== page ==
SINGAPORE - The longstanding gap in unemployment rates between lesser- and higher-educated workers is narrowing, new figures reveal.
In the last decade, jobless rates for residents with no higher than secondary education have generally been one to two percentage points higher than for those with diplomas or degrees.
This gap all but closed last year, according to figures from the Ministry of Manpower (MOM).
The unemployment rates for those with primary education and below, lower secondary and secondary education were 2.5 per cent, 2.8 per cent and 2.9 per cent respectively, similar to those with diplomas and degrees: 2.8 per cent and 2.7 per cent respectively.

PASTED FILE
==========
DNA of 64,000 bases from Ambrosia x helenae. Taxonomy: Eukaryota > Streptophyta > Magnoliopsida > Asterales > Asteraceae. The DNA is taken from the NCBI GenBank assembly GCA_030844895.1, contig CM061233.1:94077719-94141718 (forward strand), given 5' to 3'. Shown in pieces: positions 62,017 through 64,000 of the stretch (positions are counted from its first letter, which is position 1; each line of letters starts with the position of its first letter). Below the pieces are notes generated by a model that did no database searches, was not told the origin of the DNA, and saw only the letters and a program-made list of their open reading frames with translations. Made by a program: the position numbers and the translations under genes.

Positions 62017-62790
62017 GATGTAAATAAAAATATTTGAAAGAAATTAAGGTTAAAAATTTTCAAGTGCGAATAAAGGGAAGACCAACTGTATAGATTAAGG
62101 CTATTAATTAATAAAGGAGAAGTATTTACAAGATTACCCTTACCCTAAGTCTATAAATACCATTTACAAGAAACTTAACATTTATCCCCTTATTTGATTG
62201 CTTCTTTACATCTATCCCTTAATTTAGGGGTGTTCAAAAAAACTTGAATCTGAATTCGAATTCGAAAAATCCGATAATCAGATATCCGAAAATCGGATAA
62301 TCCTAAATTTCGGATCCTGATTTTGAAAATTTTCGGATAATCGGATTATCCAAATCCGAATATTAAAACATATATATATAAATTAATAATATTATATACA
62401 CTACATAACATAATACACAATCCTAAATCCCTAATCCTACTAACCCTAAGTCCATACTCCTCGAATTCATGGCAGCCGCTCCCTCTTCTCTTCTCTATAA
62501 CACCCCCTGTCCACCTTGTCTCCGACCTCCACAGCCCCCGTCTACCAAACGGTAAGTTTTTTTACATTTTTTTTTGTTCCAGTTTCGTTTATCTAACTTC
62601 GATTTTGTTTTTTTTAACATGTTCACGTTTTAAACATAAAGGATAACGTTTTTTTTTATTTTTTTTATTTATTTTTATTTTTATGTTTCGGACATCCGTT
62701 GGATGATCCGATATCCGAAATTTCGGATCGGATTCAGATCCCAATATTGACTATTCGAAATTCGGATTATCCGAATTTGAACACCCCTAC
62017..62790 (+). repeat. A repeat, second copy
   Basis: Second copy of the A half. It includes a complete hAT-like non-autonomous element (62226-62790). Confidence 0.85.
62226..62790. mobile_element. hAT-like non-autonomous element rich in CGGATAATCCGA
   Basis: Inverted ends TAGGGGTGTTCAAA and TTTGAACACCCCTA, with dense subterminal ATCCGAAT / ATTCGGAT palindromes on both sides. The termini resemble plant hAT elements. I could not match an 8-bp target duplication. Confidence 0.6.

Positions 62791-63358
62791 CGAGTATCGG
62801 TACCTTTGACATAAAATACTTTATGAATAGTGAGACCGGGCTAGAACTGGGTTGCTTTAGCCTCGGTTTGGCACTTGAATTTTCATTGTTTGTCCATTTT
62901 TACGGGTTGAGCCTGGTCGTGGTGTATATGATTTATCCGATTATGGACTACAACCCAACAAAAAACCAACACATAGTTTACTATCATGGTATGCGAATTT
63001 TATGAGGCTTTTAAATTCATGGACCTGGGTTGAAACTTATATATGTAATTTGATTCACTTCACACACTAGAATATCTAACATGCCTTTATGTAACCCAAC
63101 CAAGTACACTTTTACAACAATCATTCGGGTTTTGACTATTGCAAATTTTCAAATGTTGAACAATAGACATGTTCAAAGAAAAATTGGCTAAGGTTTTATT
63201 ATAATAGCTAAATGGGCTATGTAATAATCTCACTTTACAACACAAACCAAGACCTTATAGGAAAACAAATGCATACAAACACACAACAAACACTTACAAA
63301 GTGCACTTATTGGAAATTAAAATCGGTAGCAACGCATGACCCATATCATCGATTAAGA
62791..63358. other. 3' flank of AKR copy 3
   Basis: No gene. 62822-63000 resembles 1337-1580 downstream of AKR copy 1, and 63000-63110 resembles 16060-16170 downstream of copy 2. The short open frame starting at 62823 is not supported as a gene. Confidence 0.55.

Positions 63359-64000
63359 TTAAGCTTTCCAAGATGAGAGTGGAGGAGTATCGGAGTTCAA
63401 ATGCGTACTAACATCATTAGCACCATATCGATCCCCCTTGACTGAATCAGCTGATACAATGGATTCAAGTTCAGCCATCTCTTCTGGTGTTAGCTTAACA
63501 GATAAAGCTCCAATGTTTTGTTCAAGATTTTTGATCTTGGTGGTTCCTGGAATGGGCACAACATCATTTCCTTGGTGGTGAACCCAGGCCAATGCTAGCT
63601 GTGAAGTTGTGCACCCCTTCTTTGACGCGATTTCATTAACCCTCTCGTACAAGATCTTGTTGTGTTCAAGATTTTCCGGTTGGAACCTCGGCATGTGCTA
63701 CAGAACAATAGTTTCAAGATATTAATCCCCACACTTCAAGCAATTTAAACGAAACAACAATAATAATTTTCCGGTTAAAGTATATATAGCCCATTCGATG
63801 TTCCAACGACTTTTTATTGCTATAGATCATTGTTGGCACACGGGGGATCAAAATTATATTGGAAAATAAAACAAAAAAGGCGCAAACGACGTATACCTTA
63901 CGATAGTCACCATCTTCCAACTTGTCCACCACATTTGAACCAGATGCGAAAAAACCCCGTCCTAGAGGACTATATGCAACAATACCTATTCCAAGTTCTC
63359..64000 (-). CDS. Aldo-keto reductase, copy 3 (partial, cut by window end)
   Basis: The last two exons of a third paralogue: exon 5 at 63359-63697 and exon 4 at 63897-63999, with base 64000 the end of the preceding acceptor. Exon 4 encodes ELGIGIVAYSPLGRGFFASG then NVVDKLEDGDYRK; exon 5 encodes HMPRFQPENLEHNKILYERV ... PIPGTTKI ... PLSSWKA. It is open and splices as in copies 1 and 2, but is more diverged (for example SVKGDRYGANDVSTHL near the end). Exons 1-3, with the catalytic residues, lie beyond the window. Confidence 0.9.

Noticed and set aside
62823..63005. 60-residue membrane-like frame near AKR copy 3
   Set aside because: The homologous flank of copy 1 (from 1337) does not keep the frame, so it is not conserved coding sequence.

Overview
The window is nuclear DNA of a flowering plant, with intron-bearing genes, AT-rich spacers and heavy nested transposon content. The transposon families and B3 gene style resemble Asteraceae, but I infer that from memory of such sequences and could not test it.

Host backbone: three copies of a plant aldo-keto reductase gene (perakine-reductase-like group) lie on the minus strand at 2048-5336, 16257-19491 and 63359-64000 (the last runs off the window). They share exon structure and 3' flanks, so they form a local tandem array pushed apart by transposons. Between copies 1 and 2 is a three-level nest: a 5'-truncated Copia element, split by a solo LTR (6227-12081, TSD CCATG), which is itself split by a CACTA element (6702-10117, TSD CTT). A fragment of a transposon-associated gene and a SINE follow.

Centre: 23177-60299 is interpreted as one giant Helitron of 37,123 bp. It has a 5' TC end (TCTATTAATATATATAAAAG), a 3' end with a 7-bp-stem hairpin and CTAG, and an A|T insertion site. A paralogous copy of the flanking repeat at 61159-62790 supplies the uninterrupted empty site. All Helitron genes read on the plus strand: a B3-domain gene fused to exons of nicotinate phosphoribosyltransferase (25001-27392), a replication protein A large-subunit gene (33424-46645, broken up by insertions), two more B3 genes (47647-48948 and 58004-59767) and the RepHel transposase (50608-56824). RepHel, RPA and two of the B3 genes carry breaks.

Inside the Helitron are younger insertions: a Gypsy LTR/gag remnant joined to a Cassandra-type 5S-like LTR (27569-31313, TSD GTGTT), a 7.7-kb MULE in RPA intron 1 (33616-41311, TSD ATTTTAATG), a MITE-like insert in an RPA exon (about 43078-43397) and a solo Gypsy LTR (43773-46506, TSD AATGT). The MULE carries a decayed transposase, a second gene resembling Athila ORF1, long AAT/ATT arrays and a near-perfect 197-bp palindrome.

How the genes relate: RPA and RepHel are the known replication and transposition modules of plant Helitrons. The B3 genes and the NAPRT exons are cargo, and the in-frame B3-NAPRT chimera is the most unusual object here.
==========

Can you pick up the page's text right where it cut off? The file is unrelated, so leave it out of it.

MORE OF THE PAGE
"The improvement in unemployment for the less educated was supported by strong demand for low- and mid-level workers," said the MOM in its report.
Economists told The Straits Times that factors such as a tighter foreign labour policy could have contributed to this.
Since 2009, the Government has introduced stricter quotas and higher levies, which apply largely to lower-skilled foreigners. Though the qualifying criteria for higher-skilled foreigners on Employment Passes has been tightened, they do not face quotas or levies.
"Employing locals to fill the manpower shortage or gaps looks like the logical stop-gap measure," said OCBC economist Selena Ling.